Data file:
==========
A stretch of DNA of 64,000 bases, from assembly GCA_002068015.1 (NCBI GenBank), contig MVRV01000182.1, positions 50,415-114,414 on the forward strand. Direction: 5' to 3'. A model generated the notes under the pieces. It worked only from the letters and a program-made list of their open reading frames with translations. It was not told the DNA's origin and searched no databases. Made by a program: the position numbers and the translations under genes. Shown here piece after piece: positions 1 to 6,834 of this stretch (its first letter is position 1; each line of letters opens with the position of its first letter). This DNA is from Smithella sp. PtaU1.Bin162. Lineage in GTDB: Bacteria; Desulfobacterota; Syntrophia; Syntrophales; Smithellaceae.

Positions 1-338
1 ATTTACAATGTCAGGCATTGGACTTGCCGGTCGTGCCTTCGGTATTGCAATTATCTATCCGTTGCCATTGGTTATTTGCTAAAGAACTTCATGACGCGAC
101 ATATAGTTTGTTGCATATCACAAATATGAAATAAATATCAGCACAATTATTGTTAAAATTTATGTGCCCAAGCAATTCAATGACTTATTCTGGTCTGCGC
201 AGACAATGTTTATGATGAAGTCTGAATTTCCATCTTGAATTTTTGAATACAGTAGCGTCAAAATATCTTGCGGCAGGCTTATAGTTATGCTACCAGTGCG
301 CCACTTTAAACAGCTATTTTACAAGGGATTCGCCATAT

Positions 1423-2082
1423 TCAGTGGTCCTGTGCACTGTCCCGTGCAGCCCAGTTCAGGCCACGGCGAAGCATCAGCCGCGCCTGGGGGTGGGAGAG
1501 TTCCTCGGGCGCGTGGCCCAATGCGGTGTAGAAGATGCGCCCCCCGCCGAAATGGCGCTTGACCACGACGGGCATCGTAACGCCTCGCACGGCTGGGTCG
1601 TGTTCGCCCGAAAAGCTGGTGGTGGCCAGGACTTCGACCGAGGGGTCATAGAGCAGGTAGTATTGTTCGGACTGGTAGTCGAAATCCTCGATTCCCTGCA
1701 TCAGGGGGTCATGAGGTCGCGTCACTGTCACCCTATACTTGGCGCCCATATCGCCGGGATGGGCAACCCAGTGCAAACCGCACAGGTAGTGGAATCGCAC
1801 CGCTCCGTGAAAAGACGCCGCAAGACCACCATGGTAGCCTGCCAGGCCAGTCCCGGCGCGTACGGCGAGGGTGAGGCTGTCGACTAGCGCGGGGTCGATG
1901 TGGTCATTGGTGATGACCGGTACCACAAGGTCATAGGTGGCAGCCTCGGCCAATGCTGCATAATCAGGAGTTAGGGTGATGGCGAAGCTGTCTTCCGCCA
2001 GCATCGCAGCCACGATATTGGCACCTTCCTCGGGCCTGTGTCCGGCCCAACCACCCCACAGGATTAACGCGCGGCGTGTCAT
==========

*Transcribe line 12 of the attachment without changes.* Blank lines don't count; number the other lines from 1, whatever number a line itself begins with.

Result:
1801 CGCTCCGTGAAAAGACGCCGCAAGACCACCATGGTAGCCTGCCAGGCCAGTCCCGGCGCGTACGGCGAGGGTGAGGCTGTCGACTAGCGCGGGGTCGATG